Despite one hurdle after another, All Neighbors United won its right to a public hearing contesting the issuance of a permit. Members obtained and scrutinized every document in the O'Hair Shutters permit file, consulted lawyers and experts across the country -- compiled enough information to fill four three-inch binders -- and visited literally for hours with a TNRCC permit engineer regarding the permit application.
But even before the first phase of a public hearing could be held, the TNRCC granted O'Hair a standard exemption so that it could begin burning without delay. The exemption allows them to burn 1,000 hours a year, with virtually no supervision by the TNRCC. Normally, the public has a 30-day period in which to protest such a decision. Not in this case.
Despite persistent phone calls to the TNRCC, with numerous questions about the incinerator issue, not a word about the standard exemption was leaked to the public by agency staff -- until the protest period had safely passed.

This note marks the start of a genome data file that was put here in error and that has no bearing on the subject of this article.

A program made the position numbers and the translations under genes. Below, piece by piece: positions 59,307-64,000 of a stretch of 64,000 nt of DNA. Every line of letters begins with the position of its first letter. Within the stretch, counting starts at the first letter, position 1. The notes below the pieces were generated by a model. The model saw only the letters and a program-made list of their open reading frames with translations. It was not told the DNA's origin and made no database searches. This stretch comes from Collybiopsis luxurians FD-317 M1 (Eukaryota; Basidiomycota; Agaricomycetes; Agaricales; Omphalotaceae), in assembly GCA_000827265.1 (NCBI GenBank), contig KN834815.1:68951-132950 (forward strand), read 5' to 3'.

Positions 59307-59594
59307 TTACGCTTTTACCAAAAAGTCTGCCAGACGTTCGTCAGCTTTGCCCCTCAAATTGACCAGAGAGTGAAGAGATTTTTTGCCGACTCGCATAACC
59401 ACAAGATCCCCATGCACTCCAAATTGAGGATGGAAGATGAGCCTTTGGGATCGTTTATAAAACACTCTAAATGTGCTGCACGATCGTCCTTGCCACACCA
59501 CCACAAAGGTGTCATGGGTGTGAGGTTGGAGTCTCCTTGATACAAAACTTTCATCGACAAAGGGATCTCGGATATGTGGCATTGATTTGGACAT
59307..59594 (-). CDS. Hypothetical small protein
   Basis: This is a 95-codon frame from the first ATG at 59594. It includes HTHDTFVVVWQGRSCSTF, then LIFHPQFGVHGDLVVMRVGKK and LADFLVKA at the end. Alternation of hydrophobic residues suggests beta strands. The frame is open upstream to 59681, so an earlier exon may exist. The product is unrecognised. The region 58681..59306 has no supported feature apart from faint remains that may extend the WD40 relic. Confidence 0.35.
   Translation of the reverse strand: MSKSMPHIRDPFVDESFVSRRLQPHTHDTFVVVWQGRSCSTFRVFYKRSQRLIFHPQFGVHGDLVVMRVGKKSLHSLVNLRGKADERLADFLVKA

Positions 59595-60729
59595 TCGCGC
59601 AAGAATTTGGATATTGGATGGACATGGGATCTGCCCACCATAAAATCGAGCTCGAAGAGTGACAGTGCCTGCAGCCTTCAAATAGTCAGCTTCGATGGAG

How did the TNRCC circumvent public partici-pation? By creating a new and separate file for the standard exemption. Our group was "burned" for not asking, "By the way, have you created any new files for O'Hair Shutters lately?"
Under this administration, the TNRCC seems to invent new policies at whim -- policies which undercut the public in order to oblige would-be polluters. What kind of a democracy is Texas -- where state employees work against the very people they are hired to serve?
President, All Neighbors United, Lubbock